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Second consecutive year of students reporting better value for money

13 Jun 2019 | The 2019 Student Academic Experience Survey (SAES) of over 14,000 full-time undergraduate students from Advance HE and the Higher Education Policy Institute (HEPI), shows rising value-for-money perceptions.

The key findings in the 2019 Student Academic Experience Survey by Jonathan Neves (lead author) and Nick Hillman include:

  • 41% of students perceive ‘good’ or ‘very good’ value from their course – this is the second consecutive year with a three percentage point improvement. 29% of students perceive ‘poor’ or ‘very poor’ value, which is a drop of three percentage points since last year and five percentage points since 2017.
  • Value-for-money perceptions differ by type of student. Students from Scotland have relatively high positive perceptions (63%) while non-EU international students have relatively low positive perceptions (37%). Recent funding changes for students from Wales have not yet had any material impact on perceptions of value for money.
  • Teaching quality is the main factor for students who perceive positive value (64%) and tuition fees are the main factor for students who perceive poorer value (62%).
  • Among students who say their experience surpasses their prior expectations, 59% cite the ‘right level of challenge’ as the key factor. Where students report a worse experience than expected, around one-third (35%) blame themselves for not putting in enough effort. This rises to 42% among BME students.
  • A new question shows most students feel they were ‘very prepared’ (16%) or ‘slightly prepared’ (44%) for university, compared to just one-quarter who were ‘slightly prepared’ (14%) or ‘very unprepared’ (9%).
  • Two-thirds of students (64%) would choose the same course and same university if they were applying again. Only 4% would opt to ‘do an apprenticeship’ and even fewer would not enter higher education to ‘get a job’ (3%) or not enter higher education to ‘do something else’ (2%).
  • There have been small changes to average contact hours and workload in recent years. Since 2015, there has been a decline in independent study (15.2 hours a week to 13.8) and an increase in timetabled contact hours (13.4 hours to 13.9 hours).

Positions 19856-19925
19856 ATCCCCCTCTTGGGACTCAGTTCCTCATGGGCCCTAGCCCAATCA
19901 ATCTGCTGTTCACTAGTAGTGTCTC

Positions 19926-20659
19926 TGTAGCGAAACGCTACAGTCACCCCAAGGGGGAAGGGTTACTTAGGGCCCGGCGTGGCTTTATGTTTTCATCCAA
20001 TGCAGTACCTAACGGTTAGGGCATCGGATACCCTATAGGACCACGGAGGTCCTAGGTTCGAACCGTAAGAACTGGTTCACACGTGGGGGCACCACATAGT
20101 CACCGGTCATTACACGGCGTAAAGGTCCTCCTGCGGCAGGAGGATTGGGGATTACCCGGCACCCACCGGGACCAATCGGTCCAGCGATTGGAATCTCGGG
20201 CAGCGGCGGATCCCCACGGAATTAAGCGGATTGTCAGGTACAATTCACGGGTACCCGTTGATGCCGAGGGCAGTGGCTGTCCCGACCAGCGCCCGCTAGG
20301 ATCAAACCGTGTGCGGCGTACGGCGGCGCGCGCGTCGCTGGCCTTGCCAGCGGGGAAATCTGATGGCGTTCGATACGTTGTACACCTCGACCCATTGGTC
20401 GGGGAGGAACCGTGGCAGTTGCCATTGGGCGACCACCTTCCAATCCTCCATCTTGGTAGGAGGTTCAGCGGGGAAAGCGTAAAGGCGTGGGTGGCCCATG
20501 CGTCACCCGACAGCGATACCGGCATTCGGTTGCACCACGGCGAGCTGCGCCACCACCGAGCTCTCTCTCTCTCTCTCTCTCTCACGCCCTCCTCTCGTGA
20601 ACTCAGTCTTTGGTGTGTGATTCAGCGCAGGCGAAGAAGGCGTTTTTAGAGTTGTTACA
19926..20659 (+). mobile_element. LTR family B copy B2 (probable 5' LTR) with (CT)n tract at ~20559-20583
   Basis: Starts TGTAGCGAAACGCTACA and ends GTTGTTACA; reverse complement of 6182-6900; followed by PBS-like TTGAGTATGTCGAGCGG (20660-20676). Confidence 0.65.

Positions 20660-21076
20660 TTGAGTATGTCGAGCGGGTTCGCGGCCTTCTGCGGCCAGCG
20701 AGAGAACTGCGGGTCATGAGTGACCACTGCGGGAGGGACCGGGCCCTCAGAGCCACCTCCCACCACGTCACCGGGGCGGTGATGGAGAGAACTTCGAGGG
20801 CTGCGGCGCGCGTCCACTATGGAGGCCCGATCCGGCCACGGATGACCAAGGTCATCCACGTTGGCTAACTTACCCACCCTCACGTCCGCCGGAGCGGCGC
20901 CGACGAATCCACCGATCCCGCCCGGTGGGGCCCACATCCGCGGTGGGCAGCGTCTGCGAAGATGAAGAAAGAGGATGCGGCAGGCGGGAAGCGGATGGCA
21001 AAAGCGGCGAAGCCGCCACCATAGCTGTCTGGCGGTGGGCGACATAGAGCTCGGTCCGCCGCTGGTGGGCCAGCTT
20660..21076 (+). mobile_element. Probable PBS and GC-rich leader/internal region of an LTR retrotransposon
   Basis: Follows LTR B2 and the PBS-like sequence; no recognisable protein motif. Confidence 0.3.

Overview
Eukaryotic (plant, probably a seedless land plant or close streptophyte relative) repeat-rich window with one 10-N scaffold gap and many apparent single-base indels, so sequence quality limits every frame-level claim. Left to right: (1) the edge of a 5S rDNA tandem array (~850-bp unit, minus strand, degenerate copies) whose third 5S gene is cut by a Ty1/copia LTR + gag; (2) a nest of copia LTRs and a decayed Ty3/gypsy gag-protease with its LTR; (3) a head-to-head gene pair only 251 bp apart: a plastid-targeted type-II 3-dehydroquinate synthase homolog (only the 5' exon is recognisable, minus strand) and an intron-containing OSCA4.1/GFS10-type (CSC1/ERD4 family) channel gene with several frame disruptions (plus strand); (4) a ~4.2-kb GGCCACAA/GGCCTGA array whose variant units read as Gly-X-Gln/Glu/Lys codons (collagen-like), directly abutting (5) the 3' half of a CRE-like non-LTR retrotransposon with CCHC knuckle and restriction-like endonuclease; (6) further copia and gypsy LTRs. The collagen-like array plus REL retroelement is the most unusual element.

• Given relatively low scores for student satisfaction with feedback in this and other surveys, a new question for 2019 asked how this might be improved. The most popular option, supported by 63% of students was ‘more detail on why the mark was awarded’.
  • Students are significantly more anxious than other young people: just 16% of students surveyed report feeling ‘low anxiety’, against 37% for all those aged 20 to 24.
  • A new question on disclosing mental health issues to students’ parents or guardian finds high levels of support – two-thirds (66%) of students support disclosure ‘under extreme circumstances’ and a further 15% support it ‘under any circumstances’.
  • The results confirm students want more support from taxpayers for the costs of teaching undergraduates: 43% say Government should pay over half the costs and 22% say it should pay all the costs. This is out of line with the recent Augar report on post-18 education in England, which says taxpayers should continue to pay half.
  • For the first time, students were asked about their views on two-year degrees. While 43% of students were ‘positive’ or ‘very positive’, 29% were ‘negative’ or ‘very negative’ and the rest were either neutral (24%) or unsure (4%).

Alison Johns, Advance HE Chief Executive, said, “These findings point to an emerging trend in students’ positive perceptions of value for money which is very welcome and encouraging. It’s particularly pleasing to see teaching at the core of this improvement, and it also reflects good leadership and sound governance which Advance HE is committed to supporting.

“Student well-being remains a huge concern, and if a green light were needed for debate about allowing universities to contact parents and guardians where an individual may have mental health problems, we have a very strong signal here in support of that further debate.”

Nick Hillman, Director of HEPI, said, “Our results prove universities have continued to improve the student experience, with a positive impact on students’ perceptions of value for money. Students and staff will recognise the overall picture of incremental improvements in teaching and learning. But students also say there is still much more to do. On many issues, around two-thirds of students are content, which means around one-third are less positive. Students from non-traditional backgrounds find adjusting to student life harder than others.

“Fortunately, it is clear how to deliver for students. They want to be stretched, they want clearer feedback and they want more support for mental health challenges. They also want the Government and taxpayers to cover more of the costs. Given current political and economic uncertainties, delivering further improvements won’t be easy. But it is necessary if our higher education system is to remain among the very best in the world.”

Download the 2019 Student Academic Experience Survey

The Student Academic Experience Survey has been recording the views of students since 2006. Between 4 February and 11 March 2019, 14,072 responses were collected from YouthSight’s Student Panel. Weighting has been applied to the responses to ensure the sample is balanced and reflective of the full-time student population as a whole, and to provide consistency in approach with previous years.


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